Ministering to the Wounded at Gettysburg
On July 1, 2 and 3, 1863, the terrible and decisive battle of Gettysburg was fought. On Monday following, I was leaving home for a preachers’ meeting, or some gathering analogous to that, in which I was to take a part, to be held in Kingston. I met some gentlemen of Saugerties who, having received the news of this great battle, and noticing the names of friends among the slain and wounded, were starting for the field of gore to render such assistance as was possible in looking after the dead and wounded. I decided to accompany them, and sent word back home that I had gone in this company.
With many delays, caused mainly by the difficulties of continued travel, occasioned by the necessities of the war and the transportation of the hundreds and thousands of suffering men being moved to Northern hospitals, we reached Gettysburg on Friday, July 10th; nearly as soon as any of the visitors who rushed to this now noted spot in the history of our dearly bought victory. I was specially favored in having a note of introduction to one of the principal residents, who furnished me a place to sleep in her open house, where were sheltered all that could be accommodated in rooms and halls and stoops. The whole place was turned into a hospital for the victims of the bloody strife; the evidences of which were everywhere. Dwellings, churches, and other buildings were all appropriated to the sufferers, and in some of these places no distinction was recognized between Union men and Confederates. Soldiers from both armies lay side by side as brothers, receiving the ministrations of the “Angels of mercy.” A sickening odor filled the air, and the real nature of war appeared in all its repulsiveness. A tour of the battlefield was enough to fill the mind and heart with the deepest aversion to everything that could result in such a conflict as was then raging. The armies had left, one in retreat, and the other in pursuit, but the distant firing gave evidence that more deadly work was being performed.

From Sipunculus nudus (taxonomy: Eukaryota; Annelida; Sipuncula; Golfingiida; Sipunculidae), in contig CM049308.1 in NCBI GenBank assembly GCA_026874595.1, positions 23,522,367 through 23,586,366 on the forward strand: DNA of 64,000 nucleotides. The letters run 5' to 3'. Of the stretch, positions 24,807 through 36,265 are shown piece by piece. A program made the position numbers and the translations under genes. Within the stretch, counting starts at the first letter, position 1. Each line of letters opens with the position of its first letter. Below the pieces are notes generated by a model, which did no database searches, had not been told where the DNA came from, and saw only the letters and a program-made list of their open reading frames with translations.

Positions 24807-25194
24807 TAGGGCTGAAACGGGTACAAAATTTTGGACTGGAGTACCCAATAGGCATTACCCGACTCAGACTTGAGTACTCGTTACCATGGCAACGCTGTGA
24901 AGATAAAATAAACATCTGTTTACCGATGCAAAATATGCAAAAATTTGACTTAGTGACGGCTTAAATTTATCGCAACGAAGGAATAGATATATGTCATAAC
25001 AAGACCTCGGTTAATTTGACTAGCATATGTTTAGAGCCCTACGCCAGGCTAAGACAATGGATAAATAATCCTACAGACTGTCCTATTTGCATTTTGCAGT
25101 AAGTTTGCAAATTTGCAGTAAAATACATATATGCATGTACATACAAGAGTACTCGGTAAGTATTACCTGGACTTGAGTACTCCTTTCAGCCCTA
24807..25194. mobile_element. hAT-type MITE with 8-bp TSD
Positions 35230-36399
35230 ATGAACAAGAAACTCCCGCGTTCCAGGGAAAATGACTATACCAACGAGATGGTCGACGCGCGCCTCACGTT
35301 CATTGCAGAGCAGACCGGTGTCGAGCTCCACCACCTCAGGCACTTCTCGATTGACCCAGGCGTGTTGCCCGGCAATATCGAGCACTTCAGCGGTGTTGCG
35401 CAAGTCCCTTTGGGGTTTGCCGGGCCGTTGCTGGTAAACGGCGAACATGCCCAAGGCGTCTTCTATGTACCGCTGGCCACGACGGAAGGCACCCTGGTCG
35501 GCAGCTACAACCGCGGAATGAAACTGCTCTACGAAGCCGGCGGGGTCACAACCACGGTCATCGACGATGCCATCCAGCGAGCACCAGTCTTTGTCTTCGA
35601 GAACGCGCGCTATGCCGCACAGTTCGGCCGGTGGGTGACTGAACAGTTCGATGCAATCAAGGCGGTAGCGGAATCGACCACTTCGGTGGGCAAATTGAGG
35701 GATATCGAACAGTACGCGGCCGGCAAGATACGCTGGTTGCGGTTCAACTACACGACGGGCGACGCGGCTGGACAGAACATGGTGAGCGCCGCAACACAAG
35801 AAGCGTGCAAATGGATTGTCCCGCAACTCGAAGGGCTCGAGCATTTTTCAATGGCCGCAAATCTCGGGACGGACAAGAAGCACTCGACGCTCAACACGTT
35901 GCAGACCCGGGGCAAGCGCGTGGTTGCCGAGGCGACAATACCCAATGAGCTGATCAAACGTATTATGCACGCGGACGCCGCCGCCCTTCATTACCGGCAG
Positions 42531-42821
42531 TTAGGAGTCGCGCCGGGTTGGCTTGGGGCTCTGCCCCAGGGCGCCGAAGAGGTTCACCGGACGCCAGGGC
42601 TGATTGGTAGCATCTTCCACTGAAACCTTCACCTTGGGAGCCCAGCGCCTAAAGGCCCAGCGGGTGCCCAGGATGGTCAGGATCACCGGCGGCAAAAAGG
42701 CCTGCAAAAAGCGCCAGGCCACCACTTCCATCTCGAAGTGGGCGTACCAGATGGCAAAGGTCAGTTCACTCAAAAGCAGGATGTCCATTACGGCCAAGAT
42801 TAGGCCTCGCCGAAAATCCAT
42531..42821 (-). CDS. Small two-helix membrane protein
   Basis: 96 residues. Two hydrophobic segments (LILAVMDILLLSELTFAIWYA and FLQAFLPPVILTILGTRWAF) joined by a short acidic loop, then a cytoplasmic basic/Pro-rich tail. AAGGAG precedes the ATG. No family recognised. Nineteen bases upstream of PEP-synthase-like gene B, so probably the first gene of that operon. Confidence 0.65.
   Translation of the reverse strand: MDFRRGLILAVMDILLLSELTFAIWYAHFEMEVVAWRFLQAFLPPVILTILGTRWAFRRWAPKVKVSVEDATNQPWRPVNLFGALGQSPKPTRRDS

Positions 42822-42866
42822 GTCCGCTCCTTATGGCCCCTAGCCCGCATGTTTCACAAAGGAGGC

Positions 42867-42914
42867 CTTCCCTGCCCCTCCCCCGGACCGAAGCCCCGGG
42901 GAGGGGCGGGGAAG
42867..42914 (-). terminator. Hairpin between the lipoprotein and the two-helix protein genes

Among the least visible results of the fiery contest that had so recently swept over all this section, were the shattered houses, prostrate fences, and numerous trees destroyed, intentionally, and by being cut off with flying missiles. Horses in multitudes lay stretched in death and, worse than that, in some cases in dying groans and struggles. I saw one group of dead horses, perhaps numbering eight or ten, and remarked to one accompanying me: “That it was strange that these animals should be left exposed to be shot down one after another.” His answer was: “That probably they had all been slain by a single shell.” The destructive nature of these flying engines of death I never conceived until told by eye-witnesses of the wholesale execution sometimes accomplished, when just one of them would do its work along the line of soldiers it was sent to kill.
The “field hospitals” contained the most dreadfully mangled, who had not been removed because of the severe nature of their injuries, demanding immediate attention. Armless and legless men were there found in scores, bearing their pangs as it would seem impossible that they could, if the evidence were not so positive as to be undoubted. In the hospital tents containing the wounded Union men, the joys of victory mounted above the groans of anguish. Songs and shouts were the expressions of their delight that they had been successful.